Often, but not always, a particular colony type on the growth medium is very common and dominates over the other colony types. One conclusion that can be drawn from this is that the dominant colony type is comprised of bacteria that predominated in the sample. With phosphate removal and Acinetobacter, this has often been the case. Indeed in one particular laboratory-scale activated sludge plant operated by Wentzel et al (1988), 90% of the isolated and identified organisms were Acinetobacter. However, because the selective pressures placed on the microbial community are so different in the laboratory from those in the natural situation, the proportions of microorganisms that are able to compete and grow on the agar may well bear little resemblance to those in the original sample. The nutrients (carbon, nitrogen, phosphorus and so on), the temperature, the aeration status and other physicochemical conditions will all differ dramatically between the laboratory and the reactors in EBPR plants. The fluctuations of all the variables will also differ. This is demonstrated by the example of the bacterium Nocardia pinensis, which can easily be seen and identified microscopically because of its distinctive morphology. It often comprises more than 50% of the microbial biomass in foams on the surface of activated sludge plants . However, if conventional laboratory procedures of sample dilution and plating are employed to isolate it, no colonies of N. pinensis will result. It cannot compete with the heterotrophs that were present in the sample, which grow more rapidly under the laboraory conditions. Similarly, Escherichia coli is a commonly used public health indicator organism in the monitoring of the liquid effluent from activated sludge plants since it may indicate a possible risk. Specific selective pressures have to be employed in the isolation strategy to ensure that if E. coli is present, even in very low numbers, it will be able to grow and be enumerated. We have some information about autotrophic nitrifiers. We know that they use CO 2 as carbon source, NH/ -N or N0 2- N as an energy source, and that they grow very slowly. We can and do employ 'isolation strategies based upon our know!-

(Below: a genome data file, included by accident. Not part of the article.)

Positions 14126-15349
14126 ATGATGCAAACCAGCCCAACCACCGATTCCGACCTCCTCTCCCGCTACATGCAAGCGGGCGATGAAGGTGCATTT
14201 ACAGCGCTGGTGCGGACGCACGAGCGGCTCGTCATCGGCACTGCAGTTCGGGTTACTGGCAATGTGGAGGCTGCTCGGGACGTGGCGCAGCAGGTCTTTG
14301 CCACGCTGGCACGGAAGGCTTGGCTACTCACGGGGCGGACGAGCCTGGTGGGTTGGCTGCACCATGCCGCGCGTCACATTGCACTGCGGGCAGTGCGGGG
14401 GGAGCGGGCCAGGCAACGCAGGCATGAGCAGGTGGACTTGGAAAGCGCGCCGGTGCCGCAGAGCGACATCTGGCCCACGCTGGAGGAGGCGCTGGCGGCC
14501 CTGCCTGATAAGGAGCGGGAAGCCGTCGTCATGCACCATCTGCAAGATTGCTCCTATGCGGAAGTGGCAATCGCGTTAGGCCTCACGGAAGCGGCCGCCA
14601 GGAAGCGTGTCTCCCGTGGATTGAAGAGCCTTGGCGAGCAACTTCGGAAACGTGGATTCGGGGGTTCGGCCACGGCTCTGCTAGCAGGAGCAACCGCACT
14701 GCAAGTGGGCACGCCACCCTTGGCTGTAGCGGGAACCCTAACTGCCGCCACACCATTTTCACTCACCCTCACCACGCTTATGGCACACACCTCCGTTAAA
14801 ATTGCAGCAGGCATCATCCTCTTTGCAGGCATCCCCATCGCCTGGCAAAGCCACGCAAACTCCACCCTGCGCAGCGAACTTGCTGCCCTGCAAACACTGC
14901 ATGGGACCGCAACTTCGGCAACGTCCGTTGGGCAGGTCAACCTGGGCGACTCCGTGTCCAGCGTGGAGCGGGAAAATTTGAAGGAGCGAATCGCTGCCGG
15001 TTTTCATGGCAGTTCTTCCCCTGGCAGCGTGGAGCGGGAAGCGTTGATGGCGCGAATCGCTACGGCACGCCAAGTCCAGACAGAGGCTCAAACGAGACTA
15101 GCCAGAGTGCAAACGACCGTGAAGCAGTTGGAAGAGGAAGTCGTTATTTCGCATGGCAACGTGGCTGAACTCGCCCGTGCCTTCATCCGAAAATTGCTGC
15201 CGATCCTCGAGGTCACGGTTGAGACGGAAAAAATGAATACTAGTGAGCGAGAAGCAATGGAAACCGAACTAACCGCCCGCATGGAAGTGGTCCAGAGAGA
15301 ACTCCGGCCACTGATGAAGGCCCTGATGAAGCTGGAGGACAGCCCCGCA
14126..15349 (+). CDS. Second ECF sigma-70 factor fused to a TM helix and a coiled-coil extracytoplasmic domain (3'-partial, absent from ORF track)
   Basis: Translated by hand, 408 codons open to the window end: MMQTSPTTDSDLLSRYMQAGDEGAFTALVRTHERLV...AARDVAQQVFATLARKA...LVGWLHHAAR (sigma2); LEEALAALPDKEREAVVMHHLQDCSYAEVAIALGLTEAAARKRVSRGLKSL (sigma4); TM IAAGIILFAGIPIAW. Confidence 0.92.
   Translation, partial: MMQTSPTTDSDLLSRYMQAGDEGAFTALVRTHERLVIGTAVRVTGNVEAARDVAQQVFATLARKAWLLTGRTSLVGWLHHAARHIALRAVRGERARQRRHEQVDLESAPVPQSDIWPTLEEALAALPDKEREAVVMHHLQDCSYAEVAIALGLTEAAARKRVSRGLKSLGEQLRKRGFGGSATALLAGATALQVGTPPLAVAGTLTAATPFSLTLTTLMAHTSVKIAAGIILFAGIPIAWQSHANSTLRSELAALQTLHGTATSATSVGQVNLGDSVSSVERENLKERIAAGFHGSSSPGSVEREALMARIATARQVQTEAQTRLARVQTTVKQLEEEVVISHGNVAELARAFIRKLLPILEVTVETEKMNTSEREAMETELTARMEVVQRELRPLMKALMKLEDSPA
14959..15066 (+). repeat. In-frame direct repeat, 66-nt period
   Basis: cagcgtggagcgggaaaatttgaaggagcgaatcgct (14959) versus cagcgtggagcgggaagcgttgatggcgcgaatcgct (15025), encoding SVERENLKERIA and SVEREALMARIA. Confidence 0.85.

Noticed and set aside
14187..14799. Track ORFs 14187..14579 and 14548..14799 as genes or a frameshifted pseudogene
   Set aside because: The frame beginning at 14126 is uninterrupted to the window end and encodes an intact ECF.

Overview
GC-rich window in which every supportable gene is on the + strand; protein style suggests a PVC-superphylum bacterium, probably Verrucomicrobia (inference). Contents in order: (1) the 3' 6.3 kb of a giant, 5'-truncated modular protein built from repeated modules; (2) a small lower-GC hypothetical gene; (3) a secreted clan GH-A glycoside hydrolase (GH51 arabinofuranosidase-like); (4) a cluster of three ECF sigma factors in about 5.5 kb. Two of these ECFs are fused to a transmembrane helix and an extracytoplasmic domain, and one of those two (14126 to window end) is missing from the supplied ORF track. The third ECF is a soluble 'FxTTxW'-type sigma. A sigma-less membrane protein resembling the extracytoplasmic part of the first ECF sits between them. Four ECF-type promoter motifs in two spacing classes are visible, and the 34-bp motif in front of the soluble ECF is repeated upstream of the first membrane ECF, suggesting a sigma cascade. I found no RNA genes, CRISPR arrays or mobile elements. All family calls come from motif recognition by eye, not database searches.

edge of their physiological attributes. Of course, although, we may be successful in isolating nitrifiers, we will almost certainly not be isolating all the autotrophic nitrifiers present in the original sample. For research purposes the isolation of bulking and foaming filamentous bacteria into pure cultures is also very important, because their physiological attributes can be ascertained - Âľ max, Ks for oxygen and carbon, and substrate uptake and storage ability. This data can then be compared with those for typical floe forming bacteria that are likewise studied in pure culture. Consequently, outcomes of competitions between floe formers and filaments can be accurately determined (Blackall et al, 1991; van Niekerk et al, 1987 ) . This information can be used in the design and operation of selectors for filament control. Therefore, although classical microbiological culture-dependent techniques are very important and useful (eg in determining public health risks, in selector operation, and ifl nitrification kinetics determination); for microbial community structure analyses, they are of limited use. We really cannot tell the proportions and dominance of microbial groups by employing culture-dependent methods . Each method that we do employ is intrinsically "selective" . Furthermore, cultivation- dependent methods are limited to only a small fraction (< 1%) of the cells present since we can only grow that number (Trebesius et al, 1994). New methods are being developed in a number of laboratories, but to understand them, a knowledge of the terminology is required.